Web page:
The Communicated Culture of Google Glass


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Google Glass is one of the most hyped up products that has yet to hit the marketplace. By providing people with an accessible form of augmented reality, Google is truly pushing society forward into the techy future many have been fantasizing about for decades. Although a number of interdisciplinary theories are relevant to Google Glass, is especially important to note the object’s communication and culture component, as well as how Google Glass fits into society as a medium. Additionally, we should note how interfaces affect the functions of both of the previously mentioned components in order to create the sense of augmented reality.

Communication and Culture –

On the communication and culture front, Google Glass exemplifies how powerful Google the company is in its entirety. People are drawn to Google Glass not only because of the object, but because it is associated with Google. Carey said, “the archetypal case under a ritual view is the sacred ceremony that draws persons together in fellowship and commonality.” This sense of commonality is visible in the promotional materials Google released to hype up Glass. The object itself is not portrayed as much as the experience of using it.

Google Glass aims to not only promote the use of an object, but inherently promotes institutionalizing Google by permeating direct human interaction. Again, to quote Carey, “It sees the original or highest manifestation of communication not in the transmission of intelligent information but in the construction and maintenance of an ordered, meaningful cultural world that can serve as a control and container for human action.” Google Glass allows people to communicate with one another through the use of an object, and in doing so categorizes each human interaction by making one hyper-aware of things that could be communicated. In facilitating this kind of interaction, Google Glass allows people to notice the digital aspect of their cultural world more than they may have otherwise.

 The Medium is the Message –

Going off of the notion that Google Glass itself facilitates a mediated sense of interpretation and communication, McLuhan’s assertion of the medium being the message continues to hold up in modern times. Like the many other forms of media that precede it, Google Glass has a set of inherent characteristics that would shape the user’s sense of reality and communication for better or worse.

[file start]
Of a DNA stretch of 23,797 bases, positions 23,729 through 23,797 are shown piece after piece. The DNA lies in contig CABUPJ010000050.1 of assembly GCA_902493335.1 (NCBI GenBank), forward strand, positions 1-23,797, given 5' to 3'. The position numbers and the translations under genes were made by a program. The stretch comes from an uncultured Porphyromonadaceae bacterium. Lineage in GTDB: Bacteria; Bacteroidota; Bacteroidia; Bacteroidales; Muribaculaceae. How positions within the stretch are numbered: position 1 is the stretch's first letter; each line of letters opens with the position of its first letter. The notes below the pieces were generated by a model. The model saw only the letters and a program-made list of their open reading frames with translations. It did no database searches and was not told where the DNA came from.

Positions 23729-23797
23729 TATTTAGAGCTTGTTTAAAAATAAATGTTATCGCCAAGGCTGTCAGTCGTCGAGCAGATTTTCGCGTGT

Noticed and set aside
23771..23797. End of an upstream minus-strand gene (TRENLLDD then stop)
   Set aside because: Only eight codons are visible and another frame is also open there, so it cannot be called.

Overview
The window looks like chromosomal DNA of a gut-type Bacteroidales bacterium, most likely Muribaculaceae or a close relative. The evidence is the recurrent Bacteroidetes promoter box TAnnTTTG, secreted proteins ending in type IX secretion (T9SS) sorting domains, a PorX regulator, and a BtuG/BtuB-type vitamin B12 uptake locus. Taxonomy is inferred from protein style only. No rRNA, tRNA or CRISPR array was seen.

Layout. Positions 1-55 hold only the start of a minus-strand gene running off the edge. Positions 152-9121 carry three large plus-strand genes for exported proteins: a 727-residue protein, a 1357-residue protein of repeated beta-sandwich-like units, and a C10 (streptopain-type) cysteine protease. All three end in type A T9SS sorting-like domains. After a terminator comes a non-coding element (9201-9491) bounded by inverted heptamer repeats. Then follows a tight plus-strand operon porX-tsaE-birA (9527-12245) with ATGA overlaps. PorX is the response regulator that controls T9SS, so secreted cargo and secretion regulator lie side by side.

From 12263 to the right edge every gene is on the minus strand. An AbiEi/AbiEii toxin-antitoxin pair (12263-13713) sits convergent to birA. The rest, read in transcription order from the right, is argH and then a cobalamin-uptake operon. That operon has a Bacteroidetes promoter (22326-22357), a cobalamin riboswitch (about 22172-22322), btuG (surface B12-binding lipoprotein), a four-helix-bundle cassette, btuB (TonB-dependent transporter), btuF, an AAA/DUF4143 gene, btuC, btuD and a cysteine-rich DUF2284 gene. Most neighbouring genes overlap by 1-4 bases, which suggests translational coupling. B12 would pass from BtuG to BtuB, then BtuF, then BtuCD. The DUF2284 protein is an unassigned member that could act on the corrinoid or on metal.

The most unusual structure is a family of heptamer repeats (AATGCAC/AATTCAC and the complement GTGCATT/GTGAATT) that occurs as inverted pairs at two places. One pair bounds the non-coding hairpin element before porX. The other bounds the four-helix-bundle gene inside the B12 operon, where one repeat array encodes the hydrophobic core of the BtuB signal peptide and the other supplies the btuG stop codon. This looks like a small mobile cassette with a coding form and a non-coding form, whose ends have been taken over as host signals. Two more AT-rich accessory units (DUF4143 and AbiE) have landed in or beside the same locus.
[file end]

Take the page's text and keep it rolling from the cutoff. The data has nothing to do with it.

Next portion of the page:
The most noticeable characteristic would be the fact that although the object allows you to share your view of the world with others, it also forces you to personally categorize every human action into a specific function of the glasses. So while it may be easy to send a visual snapshot of what you see to your friend, you still can’t fully share the experience of seeing what you see and must somehow transfer your communication into the square camera box of the Google Glasses. Additionally, the glasses themselves are a kind of metamedium that reinforces existing media functions and their messages. People on the other end of the line of a Google Glass interaction seem to still be dependent on some existing form of media like a television, computer or camera.

Interfaces – 

All in all, Google Glass seems to reinforce the importance of screens as an interface between humans and technology. The surface level interface of Google Glass is the entirety of the hype about the object because it puts a new shape onto something that is already familiar. That being said, as mentioned in the media being the message of the glasses, the user would be restricted to Google’s interpretation and style of interface interaction, so it will be interesting to see how users will be able to craft their own interpretations of how to use the object. Additionally, as mentioned in relating the culture of Google to Google Glass, the interface will reinforce a feeling of the Google culture because it will be easy to see who is using it and who isn’t since glasses like this do not generally exist. In general, the apps that Google Glass provides to people are not that different from things that already exist on smartphones, so it will really be the culture of the interface that makes Google Glass the phenomenon that it strives to be.